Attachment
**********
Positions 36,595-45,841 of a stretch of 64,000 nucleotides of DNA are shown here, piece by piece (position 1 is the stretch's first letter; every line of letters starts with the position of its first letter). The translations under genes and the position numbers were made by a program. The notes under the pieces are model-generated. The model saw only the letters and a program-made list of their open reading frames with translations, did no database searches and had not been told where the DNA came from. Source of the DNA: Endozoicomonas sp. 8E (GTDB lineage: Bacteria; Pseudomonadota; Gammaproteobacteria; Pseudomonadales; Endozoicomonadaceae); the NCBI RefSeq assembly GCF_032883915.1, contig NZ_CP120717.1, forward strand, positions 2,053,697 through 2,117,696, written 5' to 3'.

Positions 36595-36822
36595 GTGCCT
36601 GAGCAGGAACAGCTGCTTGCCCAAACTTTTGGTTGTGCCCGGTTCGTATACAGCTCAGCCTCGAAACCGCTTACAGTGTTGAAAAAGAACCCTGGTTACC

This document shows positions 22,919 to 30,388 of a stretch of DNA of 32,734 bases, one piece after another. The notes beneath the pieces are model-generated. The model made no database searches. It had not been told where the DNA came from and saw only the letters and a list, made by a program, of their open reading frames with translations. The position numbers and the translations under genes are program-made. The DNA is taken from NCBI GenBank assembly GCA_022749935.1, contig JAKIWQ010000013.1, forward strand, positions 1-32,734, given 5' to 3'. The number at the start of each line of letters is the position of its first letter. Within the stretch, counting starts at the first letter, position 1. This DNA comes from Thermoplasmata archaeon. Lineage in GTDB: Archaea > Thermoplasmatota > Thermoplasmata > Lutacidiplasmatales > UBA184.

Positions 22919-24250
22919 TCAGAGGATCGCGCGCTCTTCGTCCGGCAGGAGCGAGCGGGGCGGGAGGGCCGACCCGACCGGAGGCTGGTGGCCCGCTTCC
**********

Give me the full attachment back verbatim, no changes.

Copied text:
Positions 36,595-45,841 of a stretch of 64,000 nucleotides of DNA are shown here, piece by piece (position 1 is the stretch's first letter; every line of letters starts with the position of its first letter). The translations under genes and the position numbers were made by a program. The notes under the pieces are model-generated. The model saw only the letters and a program-made list of their open reading frames with translations, did no database searches and had not been told where the DNA came from. Source of the DNA: Endozoicomonas sp. 8E (GTDB lineage: Bacteria; Pseudomonadota; Gammaproteobacteria; Pseudomonadales; Endozoicomonadaceae); the NCBI RefSeq assembly GCF_032883915.1, contig NZ_CP120717.1, forward strand, positions 2,053,697 through 2,117,696, written 5' to 3'.

Positions 36595-36822
36595 GTGCCT
36601 GAGCAGGAACAGCTGCTTGCCCAAACTTTTGGTTGTGCCCGGTTCGTATACAGCTCAGCCTCGAAACCGCTTACAGTGTTGAAAAAGAACCCTGGTTACC

This document shows positions 22,919 to 30,388 of a stretch of DNA of 32,734 bases, one piece after another. The notes beneath the pieces are model-generated. The model made no database searches. It had not been told where the DNA came from and saw only the letters and a list, made by a program, of their open reading frames with translations. The position numbers and the translations under genes are program-made. The DNA is taken from NCBI GenBank assembly GCA_022749935.1, contig JAKIWQ010000013.1, forward strand, positions 1-32,734, given 5' to 3'. The number at the start of each line of letters is the position of its first letter. Within the stretch, counting starts at the first letter, position 1. This DNA comes from Thermoplasmata archaeon. Lineage in GTDB: Archaea > Thermoplasmatota > Thermoplasmata > Lutacidiplasmatales > UBA184.

Positions 22919-24250
22919 TCAGAGGATCGCGCGCTCTTCGTCCGGCAGGAGCGAGCGGGGCGGGAGGGCCGACCCGACCGGAGGCTGGTGGCCCGCTTCC